Handing Over the Farm to the Next Generation
UVM's Bob Parsons Urges Farmers to Make Tough Decisions
- By Cheryl Dorschner
“Failure to plan is planning to fail.”
“Any estate that has one penny, or more, can be the cause of a fight.”
“A Vermont farmer would rather endure three weeks of below zero weather, than talk about his feelings.”
These are just a few of Bob Parsons favorite sayings, oft repeated during his talks to farmers on how to transfer businesses, estates and assets. Parsons, an agricultural economist with both the University of Vermont College of Agriculture and Life Sciences (CALS) and UVM Extension, gives about five such talks and workshops every year throughout the U.S. His headquarters are in Morrill Hall in the department of community development and applied economics.
Before an audience, Parsons is animated and engenders bursts of laughter, not just the nervous laughter of recognition and discomfort about planning for the afterlife either.
Making the Most of a Legacy
The audience for “Farm Transfer & Succession Planning” one day in January was the Vermont Christmas Tree Growers Association gathered at the Vermont Farm Show in Essex Junction. They were there to grapple with the same issues that any property owner faces unless he wants to cash out his assets. Parsons led listeners through the personal issues such as procrastination, fairness versus equity and children’s interests and abilities to inherit family businesses. He highlighted tax law changes, estate planning basics and various transfer options. His is also a crash course in business structure.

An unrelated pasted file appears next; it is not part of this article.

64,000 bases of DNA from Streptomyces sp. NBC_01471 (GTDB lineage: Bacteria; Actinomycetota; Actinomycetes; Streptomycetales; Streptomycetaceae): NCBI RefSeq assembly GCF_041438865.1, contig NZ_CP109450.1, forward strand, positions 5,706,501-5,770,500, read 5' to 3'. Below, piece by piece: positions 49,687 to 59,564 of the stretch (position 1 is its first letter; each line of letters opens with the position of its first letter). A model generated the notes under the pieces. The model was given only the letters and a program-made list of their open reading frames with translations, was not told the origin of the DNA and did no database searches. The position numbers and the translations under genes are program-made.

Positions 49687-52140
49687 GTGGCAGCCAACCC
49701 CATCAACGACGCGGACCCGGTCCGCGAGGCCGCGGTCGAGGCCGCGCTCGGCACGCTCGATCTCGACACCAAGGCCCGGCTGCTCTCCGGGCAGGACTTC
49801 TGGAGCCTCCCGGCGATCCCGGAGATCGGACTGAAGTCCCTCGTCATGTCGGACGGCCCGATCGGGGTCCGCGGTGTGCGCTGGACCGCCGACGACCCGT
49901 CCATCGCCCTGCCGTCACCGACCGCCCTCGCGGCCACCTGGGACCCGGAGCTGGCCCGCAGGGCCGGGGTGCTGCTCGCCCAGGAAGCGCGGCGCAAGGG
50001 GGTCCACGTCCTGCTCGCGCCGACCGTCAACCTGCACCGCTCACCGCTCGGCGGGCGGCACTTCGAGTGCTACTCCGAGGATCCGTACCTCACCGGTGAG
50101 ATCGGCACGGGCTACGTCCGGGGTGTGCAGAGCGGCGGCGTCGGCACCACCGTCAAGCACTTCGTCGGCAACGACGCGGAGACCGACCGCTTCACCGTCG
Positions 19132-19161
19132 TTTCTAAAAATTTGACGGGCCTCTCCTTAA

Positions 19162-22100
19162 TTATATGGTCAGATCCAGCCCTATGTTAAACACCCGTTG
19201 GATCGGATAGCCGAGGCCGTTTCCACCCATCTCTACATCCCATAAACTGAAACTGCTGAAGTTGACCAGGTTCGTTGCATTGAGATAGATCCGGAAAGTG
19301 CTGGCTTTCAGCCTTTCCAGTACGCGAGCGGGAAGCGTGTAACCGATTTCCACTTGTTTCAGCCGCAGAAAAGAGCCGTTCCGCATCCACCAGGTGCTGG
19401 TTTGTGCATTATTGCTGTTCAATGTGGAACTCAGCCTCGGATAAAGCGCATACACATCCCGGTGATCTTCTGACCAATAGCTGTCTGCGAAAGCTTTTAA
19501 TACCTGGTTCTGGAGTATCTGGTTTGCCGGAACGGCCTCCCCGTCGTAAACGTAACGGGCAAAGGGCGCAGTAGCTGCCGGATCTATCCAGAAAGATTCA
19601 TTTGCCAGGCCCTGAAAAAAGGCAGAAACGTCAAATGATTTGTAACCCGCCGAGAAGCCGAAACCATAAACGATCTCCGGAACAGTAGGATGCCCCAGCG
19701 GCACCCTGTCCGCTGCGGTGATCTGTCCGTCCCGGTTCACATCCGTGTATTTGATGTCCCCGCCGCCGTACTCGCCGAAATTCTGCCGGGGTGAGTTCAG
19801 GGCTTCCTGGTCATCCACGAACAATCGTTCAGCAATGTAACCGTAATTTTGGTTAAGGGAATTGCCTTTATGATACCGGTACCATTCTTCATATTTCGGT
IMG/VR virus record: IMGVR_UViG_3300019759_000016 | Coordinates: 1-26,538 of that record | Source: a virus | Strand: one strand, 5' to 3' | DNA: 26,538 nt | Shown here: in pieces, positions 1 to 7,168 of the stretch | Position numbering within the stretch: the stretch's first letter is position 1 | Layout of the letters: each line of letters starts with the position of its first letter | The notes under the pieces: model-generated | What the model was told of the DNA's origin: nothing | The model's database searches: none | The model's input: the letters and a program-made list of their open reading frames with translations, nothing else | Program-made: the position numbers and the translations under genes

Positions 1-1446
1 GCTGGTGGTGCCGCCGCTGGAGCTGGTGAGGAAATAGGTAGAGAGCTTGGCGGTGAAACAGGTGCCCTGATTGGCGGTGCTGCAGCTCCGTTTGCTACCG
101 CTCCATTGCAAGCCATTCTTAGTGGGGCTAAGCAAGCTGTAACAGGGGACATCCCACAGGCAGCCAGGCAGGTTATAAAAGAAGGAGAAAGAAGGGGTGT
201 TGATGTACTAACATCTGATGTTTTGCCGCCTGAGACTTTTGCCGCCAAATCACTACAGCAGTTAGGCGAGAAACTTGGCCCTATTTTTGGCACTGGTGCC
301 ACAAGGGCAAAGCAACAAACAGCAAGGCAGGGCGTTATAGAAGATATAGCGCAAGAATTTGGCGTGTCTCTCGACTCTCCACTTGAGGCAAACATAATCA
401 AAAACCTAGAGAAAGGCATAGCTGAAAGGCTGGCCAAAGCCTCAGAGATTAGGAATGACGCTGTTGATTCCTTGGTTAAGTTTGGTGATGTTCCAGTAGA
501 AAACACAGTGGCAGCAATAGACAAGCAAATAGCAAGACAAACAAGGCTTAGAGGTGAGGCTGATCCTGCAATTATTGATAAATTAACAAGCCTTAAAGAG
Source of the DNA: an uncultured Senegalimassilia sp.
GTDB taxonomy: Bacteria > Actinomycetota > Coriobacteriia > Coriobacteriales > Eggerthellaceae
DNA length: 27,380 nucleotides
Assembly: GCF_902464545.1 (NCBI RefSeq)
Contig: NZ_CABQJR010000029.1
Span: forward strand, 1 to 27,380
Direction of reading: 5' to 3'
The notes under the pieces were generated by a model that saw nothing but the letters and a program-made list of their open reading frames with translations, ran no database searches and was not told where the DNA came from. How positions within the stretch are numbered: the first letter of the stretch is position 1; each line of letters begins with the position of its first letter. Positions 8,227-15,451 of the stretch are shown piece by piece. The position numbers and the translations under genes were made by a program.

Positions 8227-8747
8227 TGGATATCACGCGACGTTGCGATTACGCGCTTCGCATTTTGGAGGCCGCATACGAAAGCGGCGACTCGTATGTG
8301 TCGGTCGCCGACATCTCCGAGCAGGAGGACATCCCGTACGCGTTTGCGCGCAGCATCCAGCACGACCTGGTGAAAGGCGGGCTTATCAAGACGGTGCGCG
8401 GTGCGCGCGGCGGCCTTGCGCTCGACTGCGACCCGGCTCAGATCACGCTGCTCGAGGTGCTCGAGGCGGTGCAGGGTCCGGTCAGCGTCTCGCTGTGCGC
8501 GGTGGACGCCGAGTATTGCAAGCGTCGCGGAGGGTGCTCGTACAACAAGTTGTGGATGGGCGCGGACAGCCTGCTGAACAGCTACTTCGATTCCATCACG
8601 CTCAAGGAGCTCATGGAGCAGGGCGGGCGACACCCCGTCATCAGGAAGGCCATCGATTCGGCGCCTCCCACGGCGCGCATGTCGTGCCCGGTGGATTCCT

He speaks from research: Parsons’ material comes from a four-year, nationwide comprehensive study of the ways families transfer their small and medium-sized farms to the next generation – a critical component to the future of U.S. agriculture. The study was funded by a $468,000 USDA National Research Initiative grant and five grants from the Northeast Center for Risk Management Education totaling $265,000. His conclusions mirror Vermont's farm landscape. The average age of a farmer nowadays is 57, a decade older than in the 1970s. Trends show more absentee landowners and more complicated regulations. On the other hand, the number of small farms is on the increase as are efforts to preserve farmland. That’s why Parson’s presentations resonate with his audiences.
He speaks from experience: Parsons tells the tale of his own dad, 88, who created a business plan to hand over his Pennsylvania farm to his adult children yet routinely plans which trees to plant next year. “Now that is long-range planning,” says Parsons, confessing that his dad wasn’t always so well organized. “In the 1980s on the way into heart surgery, he asked his wife not to sell the farm.”
Parsons leaves his audiences with plenty to think about, a 12-page PowerPoint handout and the suggestion that they contact the University of New Hampshire for its websites and course tapes.
“This was helpful for a lot of people here,” said James Horst, surveying the crowd of about 60 attendees that day. His take-away message was “people – the spouse and kids – have to be all thinking and acting in the same direction.” Horst, a Bennington tree farmer with some 300 acres, says he has been through farm transfer as a recipient. And now he’s on the giving end.
“My kids are young, in their twenties – they need time to decide what they want to do,” he says, so his plan includes, “I’ve got to keep alive for a long time.”